Jackie Jones and her husband, Fred, waited 15 years for something, anything, to be done about the graffiti-covered tunnel that opens near their 18-year-old business on Hammonds Ferry Road.
The solution came last week when Baltimore County completed a $12,750 project that sealed off the tunnel, which provides a walkway connecting Hammonds Ferry and Sulphur Spring roads beneath four sets of CSX railroad tracks.
The Joneses spent about $200 each year to power wash the spray-painted tags from the white walls of their store, The Corner Florist, Jackie said.
Vandals covered the walls inside the tunnel with graffiti and the area reeked of urine.
The county's four-day project, which began Nov. 21, may help eliminate problems, said state Del. James Malone, who represents District 1, which includes Lansdowne.
"In the long run, it's a win-win," Malone said. "It will be an immediate (impact) for the poor people who get their building graffitied all the time."
At each end of the tunnel, the county has constructed a wall of cinder blocks, a door fit with a dead bolt lock and a no trespassing sign, said David Fidler, a spokesman for Baltimore County Department of Public Works.
The doors, Fidler noted, were likely installed to allow county workers to enter the tunnel and make repairs if necessary.
A spokesman from CSX declined comment about the tunnel since it was a county project.
"I'm happy that it's finally being taken care of," Jackie said.
The Lansdowne business owner said she is thankful to the politicians and community groups who helped get the project off the ground.
"It's been a very long process," she said. "But I'm happy that it's finally happening."
Despite her happiness, Jones isn't sure the project will solve all of her problems.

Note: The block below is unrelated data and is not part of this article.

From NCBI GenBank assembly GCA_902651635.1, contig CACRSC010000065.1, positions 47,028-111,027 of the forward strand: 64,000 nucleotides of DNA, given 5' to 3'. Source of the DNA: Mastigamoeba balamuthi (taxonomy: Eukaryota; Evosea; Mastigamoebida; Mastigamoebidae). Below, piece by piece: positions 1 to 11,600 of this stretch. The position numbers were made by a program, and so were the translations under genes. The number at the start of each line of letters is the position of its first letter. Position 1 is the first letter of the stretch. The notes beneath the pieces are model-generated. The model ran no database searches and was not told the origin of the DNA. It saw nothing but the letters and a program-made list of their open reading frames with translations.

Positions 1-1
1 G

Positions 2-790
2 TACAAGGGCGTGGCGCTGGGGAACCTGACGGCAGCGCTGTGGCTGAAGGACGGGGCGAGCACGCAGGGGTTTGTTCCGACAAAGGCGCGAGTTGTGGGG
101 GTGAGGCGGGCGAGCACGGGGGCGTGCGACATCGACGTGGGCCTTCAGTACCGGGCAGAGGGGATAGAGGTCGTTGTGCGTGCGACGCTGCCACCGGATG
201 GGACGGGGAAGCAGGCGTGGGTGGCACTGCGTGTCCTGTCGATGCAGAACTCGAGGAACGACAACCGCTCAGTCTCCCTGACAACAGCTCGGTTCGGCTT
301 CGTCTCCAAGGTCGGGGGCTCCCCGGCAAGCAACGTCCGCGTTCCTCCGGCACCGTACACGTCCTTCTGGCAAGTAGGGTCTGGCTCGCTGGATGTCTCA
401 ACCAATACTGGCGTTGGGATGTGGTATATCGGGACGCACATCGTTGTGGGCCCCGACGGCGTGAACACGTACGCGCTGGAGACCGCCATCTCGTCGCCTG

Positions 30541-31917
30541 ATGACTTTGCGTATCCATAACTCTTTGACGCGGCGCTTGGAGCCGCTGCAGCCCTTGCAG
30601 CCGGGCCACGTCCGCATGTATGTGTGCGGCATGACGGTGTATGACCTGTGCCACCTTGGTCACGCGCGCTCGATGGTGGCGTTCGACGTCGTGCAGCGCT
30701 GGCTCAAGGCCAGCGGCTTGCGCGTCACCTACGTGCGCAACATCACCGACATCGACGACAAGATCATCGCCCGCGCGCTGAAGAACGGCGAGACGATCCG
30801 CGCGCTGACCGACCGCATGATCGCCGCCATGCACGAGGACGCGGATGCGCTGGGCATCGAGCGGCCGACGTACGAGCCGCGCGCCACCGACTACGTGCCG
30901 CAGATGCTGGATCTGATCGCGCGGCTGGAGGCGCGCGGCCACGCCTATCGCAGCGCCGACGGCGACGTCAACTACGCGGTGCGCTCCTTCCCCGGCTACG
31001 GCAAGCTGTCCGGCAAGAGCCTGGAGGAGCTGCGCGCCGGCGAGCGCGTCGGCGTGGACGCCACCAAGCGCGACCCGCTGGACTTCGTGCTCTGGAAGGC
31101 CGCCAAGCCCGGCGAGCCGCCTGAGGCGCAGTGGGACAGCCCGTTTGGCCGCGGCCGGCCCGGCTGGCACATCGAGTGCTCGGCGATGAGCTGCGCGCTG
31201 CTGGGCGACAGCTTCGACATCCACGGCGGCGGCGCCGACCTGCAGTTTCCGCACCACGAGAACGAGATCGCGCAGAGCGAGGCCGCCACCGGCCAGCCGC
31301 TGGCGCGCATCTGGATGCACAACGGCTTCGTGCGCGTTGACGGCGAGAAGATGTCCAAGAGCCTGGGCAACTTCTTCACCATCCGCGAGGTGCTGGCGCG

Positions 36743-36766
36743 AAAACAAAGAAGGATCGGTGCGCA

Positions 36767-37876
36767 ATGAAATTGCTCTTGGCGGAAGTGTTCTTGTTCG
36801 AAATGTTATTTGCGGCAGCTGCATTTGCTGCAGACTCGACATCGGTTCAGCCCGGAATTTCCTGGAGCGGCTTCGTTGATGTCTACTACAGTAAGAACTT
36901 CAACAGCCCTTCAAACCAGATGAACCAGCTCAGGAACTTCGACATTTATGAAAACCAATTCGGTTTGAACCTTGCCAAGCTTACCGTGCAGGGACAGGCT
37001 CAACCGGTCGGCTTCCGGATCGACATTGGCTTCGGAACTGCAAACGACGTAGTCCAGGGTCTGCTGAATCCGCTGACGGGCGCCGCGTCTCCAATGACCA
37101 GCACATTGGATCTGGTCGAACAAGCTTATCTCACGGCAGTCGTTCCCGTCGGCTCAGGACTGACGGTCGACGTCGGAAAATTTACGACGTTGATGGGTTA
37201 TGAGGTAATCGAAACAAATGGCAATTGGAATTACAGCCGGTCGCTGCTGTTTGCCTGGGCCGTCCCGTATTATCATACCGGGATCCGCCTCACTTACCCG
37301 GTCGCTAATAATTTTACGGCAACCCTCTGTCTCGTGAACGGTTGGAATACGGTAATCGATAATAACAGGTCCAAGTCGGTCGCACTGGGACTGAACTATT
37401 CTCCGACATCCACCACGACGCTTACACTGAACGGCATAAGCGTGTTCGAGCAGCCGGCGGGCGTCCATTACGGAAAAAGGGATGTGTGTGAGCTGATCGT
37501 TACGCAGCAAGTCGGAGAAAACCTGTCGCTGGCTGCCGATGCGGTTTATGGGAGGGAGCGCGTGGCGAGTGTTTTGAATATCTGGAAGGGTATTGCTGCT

"I thought they were going to close it from the top, but they're closing it from the bottom," Jackie said on Nov. 22 about the construction at the bottom of the 23 stairs that lead to the tunnel.
"I am concerned that it still gives them an opportunity to paint and duck down in the steps there," she said. "I hope not. I'm very optimistic that this will do the trick and stop a lot of the traffic that goes down there for all the wrong reasons."
Even with pressure from the Lansdowne Improvement Association and area residents, the county couldn't take action to close the tunnel until documentation proving ownership of the tunnel was found.
Baltimore County officials said the county could not perform construction at the tunnel if it belonged to CSX.
Recently, however, the county found a copy of a 1966 agreement between Baltimore County and B&O Railroad, which came under the control of CSX in 1986, stating that Baltimore County has the right to "repair, renew and maintain" the structure, Fidler said.
The tunnel, according to a date inscribed at one of its entrances, opened in 1967.
Shutting off the tunnel wasn't the first choice of the action, Malone said.
"We tried to do a lot of different things before we closed the tunnel," said Malone, noting that several cleanings in the tunnel took place. "What continues to happen is you have people who totally, totally abuse the tunnel."
Brian Bailey, in his first year as president of the Lansdowne Improvement Association, said his organization has pushed for the closure of the tunnel for a long time.
"We advocated for its closure for the simple fact that nobody was available to make sure the tunnel was taken care of in a hygienic, clean matter," Bailey said on Nov. 22. "We're happy it's occurring."
The tunnel does serve a function by allowing people to safely cross to the other side of the tracks.
Malone said before the tunnel closed the county made sure adequate public transportation would allow people to get where they needed to go.
A chain link fence with barbed wire runs along Hammonds Ferry Road across from the Corner Florist, but it does not continue all the way along Hammonds Ferry Road. There is also no fence on either side of the tracks.
The Lansdowne Improvement Association plans to distribute information to people in the area about the available public transportation in order to keep them from walking on the tracks, Bailey said.
"Crossing the train tracks is not a viable option," Bailey said. "We don't want anyone to get hurt."Copyright © 2015, The Baltimore Sun